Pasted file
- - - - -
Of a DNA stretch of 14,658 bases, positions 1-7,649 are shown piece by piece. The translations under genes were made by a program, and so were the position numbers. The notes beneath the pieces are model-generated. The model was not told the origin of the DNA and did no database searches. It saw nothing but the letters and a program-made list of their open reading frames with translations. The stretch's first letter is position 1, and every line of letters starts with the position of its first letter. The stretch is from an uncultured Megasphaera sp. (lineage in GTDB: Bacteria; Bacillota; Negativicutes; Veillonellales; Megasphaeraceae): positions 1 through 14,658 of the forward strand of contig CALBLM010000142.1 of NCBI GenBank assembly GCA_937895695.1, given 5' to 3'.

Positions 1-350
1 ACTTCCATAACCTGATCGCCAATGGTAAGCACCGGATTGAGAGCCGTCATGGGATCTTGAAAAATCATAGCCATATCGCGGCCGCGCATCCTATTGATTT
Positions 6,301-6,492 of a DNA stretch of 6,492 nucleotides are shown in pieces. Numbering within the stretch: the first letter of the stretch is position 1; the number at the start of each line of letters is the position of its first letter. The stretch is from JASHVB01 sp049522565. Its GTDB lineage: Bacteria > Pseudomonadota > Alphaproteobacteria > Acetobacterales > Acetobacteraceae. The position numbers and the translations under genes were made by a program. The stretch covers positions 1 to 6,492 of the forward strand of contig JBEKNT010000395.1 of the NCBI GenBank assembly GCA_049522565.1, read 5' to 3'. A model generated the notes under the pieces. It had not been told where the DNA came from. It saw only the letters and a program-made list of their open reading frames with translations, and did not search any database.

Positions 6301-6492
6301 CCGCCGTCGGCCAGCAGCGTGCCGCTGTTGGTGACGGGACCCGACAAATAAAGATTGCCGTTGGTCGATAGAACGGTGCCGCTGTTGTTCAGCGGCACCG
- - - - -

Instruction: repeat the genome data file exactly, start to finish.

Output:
Of a DNA stretch of 14,658 bases, positions 1-7,649 are shown piece by piece. The translations under genes were made by a program, and so were the position numbers. The notes beneath the pieces are model-generated. The model was not told the origin of the DNA and did no database searches. It saw nothing but the letters and a program-made list of their open reading frames with translations. The stretch's first letter is position 1, and every line of letters starts with the position of its first letter. The stretch is from an uncultured Megasphaera sp. (lineage in GTDB: Bacteria; Bacillota; Negativicutes; Veillonellales; Megasphaeraceae): positions 1 through 14,658 of the forward strand of contig CALBLM010000142.1 of NCBI GenBank assembly GCA_937895695.1, given 5' to 3'.

Positions 1-350
1 ACTTCCATAACCTGATCGCCAATGGTAAGCACCGGATTGAGAGCCGTCATGGGATCTTGAAAAATCATAGCCATATCGCGGCCGCGCATCCTATTGATTT
Positions 6,301-6,492 of a DNA stretch of 6,492 nucleotides are shown in pieces. Numbering within the stretch: the first letter of the stretch is position 1; the number at the start of each line of letters is the position of its first letter. The stretch is from JASHVB01 sp049522565. Its GTDB lineage: Bacteria > Pseudomonadota > Alphaproteobacteria > Acetobacterales > Acetobacteraceae. The position numbers and the translations under genes were made by a program. The stretch covers positions 1 to 6,492 of the forward strand of contig JBEKNT010000395.1 of the NCBI GenBank assembly GCA_049522565.1, read 5' to 3'. A model generated the notes under the pieces. It had not been told where the DNA came from. It saw only the letters and a program-made list of their open reading frames with translations, and did not search any database.

Positions 6301-6492
6301 CCGCCGTCGGCCAGCAGCGTGCCGCTGTTGGTGACGGGACCCGACAAATAAAGATTGCCGTTGGTCGATAGAACGGTGCCGCTGTTGTTCAGCGGCACCG